By Anil Gujadhur
As the future beckons us, we should know for certain the wagon into which to jump at the risk of being left behind on the platform
An International Advisory Board comprising some eminent economists was hosted this week by the Board of Investment in Port Louis. The objective is to gather views on how Mauritius could make a transition from its current status as a middle-income economy to that of a high-income economy. This no doubt is an ambitious enterprise although there may be differences of opinion as to whether it is the level of the income that should have formed the cornerstone of those discussions. Or, addressing more fundamental structural issues capable of launching the economy into sustainable new economic adventures.
A lot depends, of course, on what basic facts and information we put in front of the panel about our state of affairs and the constraints we have been facing on the way forward. The greater the clarity with which such facts are assembled and put forward, the more the chance that the panel would come up with a concrete and reasonable plan on how we should circumvent present difficulties and make up for a sustainable future growth path. The level of income achieved in comparison with other countries is irrelevant in such an exercise; a lot depends on the specific sustainable and strategic economic architecture that one can put in place to veer the course of economic progress towards relevant modern goals in the changing international economic landscape.
Let us consider for a moment the difficulties facing some other economies.
Greece, as we know, is so much steeped in debt that it is now uncertain whether it can hold on to the Euro or not. There is a risk that its next elections, coming in the footsteps of an inconclusive one just past, looks like a referendum as to whether it will have to opt out of the Euro Zone very soon. If you look for the reasons behind this state of affairs, an unsustainable public debt and depressed economic growth come out as the main culprits. Past governments of Greece have spent enormous sums on infrastructure by incurring heavy government debt. According to a recent BBC report, the Greek government borrowed as much as $12 billion to build up infrastructure in connection with the Athens Olympic Games of 2004 alone. Most of this infrastructure is lying idle and, hence, producing no income. But the sums borrowed have to be reimbursed at the cost of unbearable austerity programs handed out to it by Europe and the IMF.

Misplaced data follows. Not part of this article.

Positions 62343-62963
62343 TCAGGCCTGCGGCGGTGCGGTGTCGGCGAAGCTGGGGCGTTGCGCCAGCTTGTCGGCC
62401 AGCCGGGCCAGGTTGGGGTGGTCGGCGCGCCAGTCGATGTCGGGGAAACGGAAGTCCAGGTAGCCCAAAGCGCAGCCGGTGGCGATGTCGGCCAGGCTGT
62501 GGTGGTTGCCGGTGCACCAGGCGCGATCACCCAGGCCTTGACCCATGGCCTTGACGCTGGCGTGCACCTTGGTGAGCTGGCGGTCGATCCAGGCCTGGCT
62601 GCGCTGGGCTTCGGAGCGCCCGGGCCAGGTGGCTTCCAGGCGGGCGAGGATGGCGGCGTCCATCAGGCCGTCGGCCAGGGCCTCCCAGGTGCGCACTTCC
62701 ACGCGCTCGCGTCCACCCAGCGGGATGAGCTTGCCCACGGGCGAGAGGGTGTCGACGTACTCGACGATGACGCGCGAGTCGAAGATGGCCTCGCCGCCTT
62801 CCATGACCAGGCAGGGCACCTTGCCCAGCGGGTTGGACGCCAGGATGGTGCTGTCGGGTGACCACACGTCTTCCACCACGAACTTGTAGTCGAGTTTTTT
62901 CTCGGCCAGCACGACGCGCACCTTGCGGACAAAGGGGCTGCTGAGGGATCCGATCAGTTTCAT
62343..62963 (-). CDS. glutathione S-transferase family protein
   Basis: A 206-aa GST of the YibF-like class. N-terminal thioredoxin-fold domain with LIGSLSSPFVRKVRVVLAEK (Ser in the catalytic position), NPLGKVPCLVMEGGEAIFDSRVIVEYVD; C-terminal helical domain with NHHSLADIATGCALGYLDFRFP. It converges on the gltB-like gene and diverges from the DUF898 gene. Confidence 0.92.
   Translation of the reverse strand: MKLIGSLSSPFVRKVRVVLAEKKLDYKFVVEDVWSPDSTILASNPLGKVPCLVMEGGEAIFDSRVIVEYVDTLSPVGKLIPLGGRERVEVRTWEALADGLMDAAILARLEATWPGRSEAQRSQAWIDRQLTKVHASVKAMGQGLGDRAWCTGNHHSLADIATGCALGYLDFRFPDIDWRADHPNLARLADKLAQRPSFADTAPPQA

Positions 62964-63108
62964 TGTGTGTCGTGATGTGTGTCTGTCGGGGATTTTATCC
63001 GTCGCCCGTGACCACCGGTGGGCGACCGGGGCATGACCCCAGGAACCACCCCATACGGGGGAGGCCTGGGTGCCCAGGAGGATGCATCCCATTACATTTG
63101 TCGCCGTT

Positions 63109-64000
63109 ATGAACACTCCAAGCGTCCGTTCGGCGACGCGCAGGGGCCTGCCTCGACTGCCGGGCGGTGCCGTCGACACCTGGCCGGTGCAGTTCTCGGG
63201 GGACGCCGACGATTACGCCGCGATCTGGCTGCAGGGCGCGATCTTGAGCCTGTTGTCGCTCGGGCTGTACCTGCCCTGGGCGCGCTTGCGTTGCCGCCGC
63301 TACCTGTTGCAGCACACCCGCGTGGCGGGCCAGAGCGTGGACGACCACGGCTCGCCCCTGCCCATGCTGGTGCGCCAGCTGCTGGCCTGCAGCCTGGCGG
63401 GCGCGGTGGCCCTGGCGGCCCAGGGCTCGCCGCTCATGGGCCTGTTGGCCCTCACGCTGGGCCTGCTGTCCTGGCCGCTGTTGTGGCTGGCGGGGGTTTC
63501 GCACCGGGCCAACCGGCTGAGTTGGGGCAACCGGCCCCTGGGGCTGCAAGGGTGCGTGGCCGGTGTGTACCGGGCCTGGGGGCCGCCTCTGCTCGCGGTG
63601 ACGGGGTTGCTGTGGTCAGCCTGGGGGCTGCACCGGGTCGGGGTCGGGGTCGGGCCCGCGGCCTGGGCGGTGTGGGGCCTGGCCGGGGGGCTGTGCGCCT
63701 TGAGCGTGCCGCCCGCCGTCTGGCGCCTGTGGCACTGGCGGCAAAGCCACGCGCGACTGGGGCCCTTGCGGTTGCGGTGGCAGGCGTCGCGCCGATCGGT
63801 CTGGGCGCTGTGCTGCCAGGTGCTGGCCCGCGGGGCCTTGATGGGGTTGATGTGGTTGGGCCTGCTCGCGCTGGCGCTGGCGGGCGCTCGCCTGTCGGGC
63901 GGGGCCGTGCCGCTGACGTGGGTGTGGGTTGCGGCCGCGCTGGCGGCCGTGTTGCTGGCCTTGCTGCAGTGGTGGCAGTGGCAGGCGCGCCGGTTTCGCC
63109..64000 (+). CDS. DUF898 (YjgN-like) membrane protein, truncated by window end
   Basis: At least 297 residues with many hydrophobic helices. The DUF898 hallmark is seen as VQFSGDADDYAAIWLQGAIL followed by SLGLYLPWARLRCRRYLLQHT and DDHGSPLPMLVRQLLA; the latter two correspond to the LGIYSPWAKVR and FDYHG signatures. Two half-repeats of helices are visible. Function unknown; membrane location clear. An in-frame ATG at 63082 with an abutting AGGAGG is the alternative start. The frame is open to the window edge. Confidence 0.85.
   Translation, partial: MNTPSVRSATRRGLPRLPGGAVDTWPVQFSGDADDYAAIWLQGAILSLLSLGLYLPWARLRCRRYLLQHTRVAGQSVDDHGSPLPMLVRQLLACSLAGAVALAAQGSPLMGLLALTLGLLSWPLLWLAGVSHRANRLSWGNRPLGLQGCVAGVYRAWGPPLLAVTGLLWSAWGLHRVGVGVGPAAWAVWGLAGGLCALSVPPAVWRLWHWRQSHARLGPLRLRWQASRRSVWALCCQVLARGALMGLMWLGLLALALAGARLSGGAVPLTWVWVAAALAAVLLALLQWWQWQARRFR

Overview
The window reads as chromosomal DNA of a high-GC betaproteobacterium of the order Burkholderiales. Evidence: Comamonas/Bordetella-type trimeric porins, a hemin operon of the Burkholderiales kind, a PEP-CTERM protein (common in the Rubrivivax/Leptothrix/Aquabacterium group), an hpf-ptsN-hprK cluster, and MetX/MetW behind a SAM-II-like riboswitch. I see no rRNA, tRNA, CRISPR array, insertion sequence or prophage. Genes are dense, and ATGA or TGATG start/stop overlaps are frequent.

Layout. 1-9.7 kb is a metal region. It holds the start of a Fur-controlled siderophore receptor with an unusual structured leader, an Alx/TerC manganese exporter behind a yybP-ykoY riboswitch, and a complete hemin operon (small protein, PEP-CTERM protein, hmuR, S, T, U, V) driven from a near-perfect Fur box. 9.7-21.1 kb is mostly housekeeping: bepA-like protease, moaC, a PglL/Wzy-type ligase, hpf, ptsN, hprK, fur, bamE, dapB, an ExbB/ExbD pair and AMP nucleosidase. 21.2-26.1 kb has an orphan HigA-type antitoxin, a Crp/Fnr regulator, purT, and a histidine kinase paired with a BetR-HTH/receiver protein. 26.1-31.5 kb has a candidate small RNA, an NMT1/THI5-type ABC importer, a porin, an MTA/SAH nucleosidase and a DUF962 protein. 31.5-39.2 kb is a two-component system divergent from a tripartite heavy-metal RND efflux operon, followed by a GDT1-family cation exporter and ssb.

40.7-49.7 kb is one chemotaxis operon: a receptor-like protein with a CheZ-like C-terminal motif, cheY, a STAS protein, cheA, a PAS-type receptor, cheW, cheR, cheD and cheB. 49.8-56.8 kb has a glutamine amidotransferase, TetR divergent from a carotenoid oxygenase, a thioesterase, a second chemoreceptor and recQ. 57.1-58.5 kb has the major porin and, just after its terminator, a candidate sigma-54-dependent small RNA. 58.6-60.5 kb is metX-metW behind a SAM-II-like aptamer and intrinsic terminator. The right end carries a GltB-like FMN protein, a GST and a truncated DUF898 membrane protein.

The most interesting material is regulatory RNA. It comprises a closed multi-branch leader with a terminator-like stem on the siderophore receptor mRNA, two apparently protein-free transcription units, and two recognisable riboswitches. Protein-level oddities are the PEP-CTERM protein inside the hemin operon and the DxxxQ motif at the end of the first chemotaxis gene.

In the case of China as well, the Olympic stadiums constructed in 2008 have commanded huge sums but the promise that the people would see prosperity coming in the way of those games have not materialized as much as expected. China is able to face the situation nevertheless because it has been in a prolonged high growth phase over several years. To sustain itself in future, it has been moving on to heretofore unsuspected economic partners the world over, who will provide it the materials needed to carry on growing and not to be hurt by wasted expenditures of the past. Its rate of growth has slowed down but it has not hurt itself structurally by indulging in wasteful capital expenditures on a scale as high.
In contrast to Greece, which did not pay much attention as to how it will expand production to pay up for debts incurred, China has converted itself into what some have called “the factory of the world”. It has been using its spending on infrastructure to supply not only to its expanding internal economy; it aims to grow its scope ever more as supplier to the wider world. It is busy shifting gear to serve upcoming economies in the emerging world. Its trade with India, its next door neighbour, amount to $100 billion annually, but it is also foreseeing the growing prosperity of Africa as the fallback venue of its future production should the developed economies stall their demand.